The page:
In Canada the whole family was very excited about our visit to the Tyrrell Dinosaur Museum. Alberta’s soil seem to host one of the greatest collections of fossils in the world making also this museum into one of the best dinosaurs museums. The variety was huge, you name your favorite fierce extinct dinosaur and they can provide the petrified baby dinosaur still in the egg to the gigantic skeletons. They not only had dinosaurs but also Mammoth, Saber toothed tiger and other more “recent” extinct cousins.
We then ended our Canadian visit with a very relaxed few days in Lethbridge. Here Emil knew a good friend Aaron (from an exchange in Australia) with family where we could stay. We enjoyed staying put for a few days after very long drives through the vast planes of Canada. Aaron worked at the national park Writing On Stone. It was a treat having our private guide through the closed off and most sacred places to the Black feet with ancient First Nation’s (native’s) carvings and petroglyphs. The landscape here was also breathtaking, and Emma loved running around through the hoodoos (sand formations).
Going south with summer temperatures of 25 – 30 C, we crossed the border to USA again. We left the vast agricultural planes behind and encountered the Rocky Mountains again. Once again we approached the wild West with it’s beautiful nature, high pointy mountains covered with evergreen and found nice places to set up camp. The temperatures dropped and it felt more like winter.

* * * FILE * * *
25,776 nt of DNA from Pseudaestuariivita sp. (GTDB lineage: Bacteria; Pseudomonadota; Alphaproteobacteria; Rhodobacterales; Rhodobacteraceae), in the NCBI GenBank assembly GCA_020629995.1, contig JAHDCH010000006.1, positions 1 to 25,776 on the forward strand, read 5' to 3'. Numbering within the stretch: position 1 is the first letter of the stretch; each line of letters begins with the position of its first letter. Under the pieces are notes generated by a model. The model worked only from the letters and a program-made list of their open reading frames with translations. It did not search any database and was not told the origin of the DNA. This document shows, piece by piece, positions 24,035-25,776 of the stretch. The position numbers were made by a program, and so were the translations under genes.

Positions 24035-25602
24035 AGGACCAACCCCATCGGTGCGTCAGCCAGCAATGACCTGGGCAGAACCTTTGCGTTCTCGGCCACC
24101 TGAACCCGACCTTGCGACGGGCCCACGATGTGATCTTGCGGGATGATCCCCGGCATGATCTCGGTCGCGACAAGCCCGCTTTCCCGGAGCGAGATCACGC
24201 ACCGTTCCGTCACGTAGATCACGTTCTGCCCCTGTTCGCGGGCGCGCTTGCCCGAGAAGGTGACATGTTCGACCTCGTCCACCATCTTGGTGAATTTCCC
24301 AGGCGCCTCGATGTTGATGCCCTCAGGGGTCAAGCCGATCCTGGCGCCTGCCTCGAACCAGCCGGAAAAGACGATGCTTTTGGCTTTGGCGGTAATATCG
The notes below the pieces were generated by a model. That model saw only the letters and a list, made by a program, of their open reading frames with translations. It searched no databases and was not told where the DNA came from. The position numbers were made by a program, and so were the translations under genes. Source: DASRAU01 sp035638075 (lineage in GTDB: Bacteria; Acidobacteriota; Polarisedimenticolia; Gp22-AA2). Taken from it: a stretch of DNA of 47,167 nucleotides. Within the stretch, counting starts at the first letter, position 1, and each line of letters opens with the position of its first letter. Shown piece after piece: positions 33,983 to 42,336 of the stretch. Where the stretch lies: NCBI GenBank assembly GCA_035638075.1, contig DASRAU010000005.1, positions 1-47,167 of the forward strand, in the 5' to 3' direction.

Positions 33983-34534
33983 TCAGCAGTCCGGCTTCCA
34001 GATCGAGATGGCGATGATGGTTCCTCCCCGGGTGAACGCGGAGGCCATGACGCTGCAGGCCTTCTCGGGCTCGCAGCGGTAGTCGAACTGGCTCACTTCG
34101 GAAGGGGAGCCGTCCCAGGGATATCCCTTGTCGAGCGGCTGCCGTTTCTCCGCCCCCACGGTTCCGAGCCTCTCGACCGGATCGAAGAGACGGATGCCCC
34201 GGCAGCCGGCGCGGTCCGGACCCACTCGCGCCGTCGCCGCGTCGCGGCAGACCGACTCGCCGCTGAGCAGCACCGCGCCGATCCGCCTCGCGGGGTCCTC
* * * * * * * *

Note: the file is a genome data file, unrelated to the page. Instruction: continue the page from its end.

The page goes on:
We had to miss out on Glacier National Park which closed for the year the day before we arrived and continued to Yellowstone. Yellowstone is the grand mother of all world’s national parks. It’s not only the first preserve in the world of it’s kind reinstated in 1872. It also holds one of the most diverse variety from wild life to volcanic activity and of course has the most extreme of everything. The earth’s crust is no thinner at any other place, here is more geysers and volcanic activity than the rest of the world combined, the world highest geyser shooting up some 100 m even if it does so only every 8 years or so, but then they of course have the most famous geyser Old Faithful with 50 m which goes off on a schedule every 90 minutes.